A hitch rod 36 is slidably positioned in the tongue sleeve 14 and is connected at its rear end to a pair of cables 38 and 40 which extend rearwardly along the arms 26 over pulleys 42 and thence to the end of the opposite arm where the cables are anchored. A spring 44 is provided between the cables at the forward end to smooth out the pulling action. Thus it is seen as the tractor 46 pulls the rod 36 forwardly the cables in turn connected to the arms 26 pivot the arms inwardly thereby causing the wheels 28 to bite into the stump 36.
An alternate hitch arrangement is seen in FIG. 6 wherein the hitch rod 36A extends rearwardly to adjacent the wheels 28 and outwardly extending pivot members 50 are connected between the rod 36A and the arms 28 and accordingly when the hitch rod 36A is pulled forwardly the arms 26 are pivoted inwardly causing the wheels 28 to bite into the stump 37. It is seen that the amount of pressure on the stump 37, while varying directly with the forward force required to move the implement forward, also varies somewhat between the two hitch arrangements. In the hitch arrangement of FIG. 2, the inwardly pulling force is approximately the same for all positions of the arms 26 while in the arrangement of FIG. 6 the inward pulling action is greatest when the wheels 28 are the farthest apart since as the members 50 move more into a parallel relationship their inward pulling action tends to diminish although it remain sufficient to lift the stump from the ground.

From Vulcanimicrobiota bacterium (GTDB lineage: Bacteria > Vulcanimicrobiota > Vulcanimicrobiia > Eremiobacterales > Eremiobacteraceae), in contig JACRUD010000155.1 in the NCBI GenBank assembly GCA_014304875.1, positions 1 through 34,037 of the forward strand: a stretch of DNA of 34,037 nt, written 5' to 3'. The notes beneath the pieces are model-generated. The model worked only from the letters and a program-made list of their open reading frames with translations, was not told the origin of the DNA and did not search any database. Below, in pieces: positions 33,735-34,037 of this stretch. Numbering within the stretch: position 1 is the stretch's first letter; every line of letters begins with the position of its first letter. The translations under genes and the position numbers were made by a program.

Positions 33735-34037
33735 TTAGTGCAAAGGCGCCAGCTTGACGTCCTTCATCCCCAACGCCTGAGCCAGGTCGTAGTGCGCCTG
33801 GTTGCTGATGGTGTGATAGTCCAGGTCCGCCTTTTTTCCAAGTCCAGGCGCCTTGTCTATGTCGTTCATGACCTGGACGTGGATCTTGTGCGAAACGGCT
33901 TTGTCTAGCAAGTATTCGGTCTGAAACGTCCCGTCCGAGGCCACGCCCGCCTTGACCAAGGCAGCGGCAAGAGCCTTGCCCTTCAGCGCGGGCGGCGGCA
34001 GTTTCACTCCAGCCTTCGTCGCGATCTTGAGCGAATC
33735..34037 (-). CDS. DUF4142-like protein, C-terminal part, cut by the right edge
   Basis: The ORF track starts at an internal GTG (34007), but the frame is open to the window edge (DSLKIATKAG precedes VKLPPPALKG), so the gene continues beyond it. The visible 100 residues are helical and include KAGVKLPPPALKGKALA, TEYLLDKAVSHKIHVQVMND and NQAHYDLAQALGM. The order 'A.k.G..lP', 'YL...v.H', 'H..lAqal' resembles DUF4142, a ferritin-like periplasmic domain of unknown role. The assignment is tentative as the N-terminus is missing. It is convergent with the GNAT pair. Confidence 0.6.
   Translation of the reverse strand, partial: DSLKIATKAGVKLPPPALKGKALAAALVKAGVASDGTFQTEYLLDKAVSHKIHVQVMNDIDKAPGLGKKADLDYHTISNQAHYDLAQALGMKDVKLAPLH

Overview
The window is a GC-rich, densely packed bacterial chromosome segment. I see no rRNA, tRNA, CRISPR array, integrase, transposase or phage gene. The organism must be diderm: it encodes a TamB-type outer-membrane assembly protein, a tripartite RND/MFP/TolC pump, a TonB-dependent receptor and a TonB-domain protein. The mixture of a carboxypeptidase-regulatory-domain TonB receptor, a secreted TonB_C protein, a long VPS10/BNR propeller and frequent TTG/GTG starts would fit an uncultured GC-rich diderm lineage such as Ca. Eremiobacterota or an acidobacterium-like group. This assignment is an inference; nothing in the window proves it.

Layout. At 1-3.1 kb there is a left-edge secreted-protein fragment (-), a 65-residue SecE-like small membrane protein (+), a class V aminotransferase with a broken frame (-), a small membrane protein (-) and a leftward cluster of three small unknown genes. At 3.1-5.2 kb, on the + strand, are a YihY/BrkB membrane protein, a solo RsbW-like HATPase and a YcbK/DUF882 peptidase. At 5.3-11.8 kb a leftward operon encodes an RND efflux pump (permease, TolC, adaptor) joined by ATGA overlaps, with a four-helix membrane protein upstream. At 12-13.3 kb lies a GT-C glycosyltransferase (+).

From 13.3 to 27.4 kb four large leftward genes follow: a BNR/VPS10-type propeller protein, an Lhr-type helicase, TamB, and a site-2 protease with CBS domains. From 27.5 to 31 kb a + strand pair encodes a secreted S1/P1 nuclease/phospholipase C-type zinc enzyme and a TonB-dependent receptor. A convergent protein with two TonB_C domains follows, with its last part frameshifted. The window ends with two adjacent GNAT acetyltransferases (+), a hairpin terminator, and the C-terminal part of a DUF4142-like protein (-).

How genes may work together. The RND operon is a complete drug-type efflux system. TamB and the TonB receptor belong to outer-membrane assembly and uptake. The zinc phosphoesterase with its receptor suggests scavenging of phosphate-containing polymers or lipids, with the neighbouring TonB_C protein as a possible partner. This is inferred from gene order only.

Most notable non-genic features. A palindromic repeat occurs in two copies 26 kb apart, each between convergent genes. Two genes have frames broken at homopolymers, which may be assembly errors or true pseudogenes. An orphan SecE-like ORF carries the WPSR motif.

Dirt and debris that tends to collect on the outer periperal edges of the wheels 28 is cleaned therefrom by cleaning blades 52 carried on arms 54 extending from the arms 26 as seen in FIG. 3.
The root structure of the stumps 36 is cut along the sides by a pair of disc blades 60 and plow shovels 62 positioned in substantial alignment with the wheels 28. The disc elements 60 are carried on horizontally positioned pivotal arms 66 connected to transversely extending frame member 68 in the upstanding frame assembly 18. A spring assembly 70 extends between the forward end of the disc arm 66 and the upper edge of the frame assembly 18 and includes a coil spring 72 interconnecting a pair of telescoping members 74 and 76. The spring bears against annular flanges 78 and 80.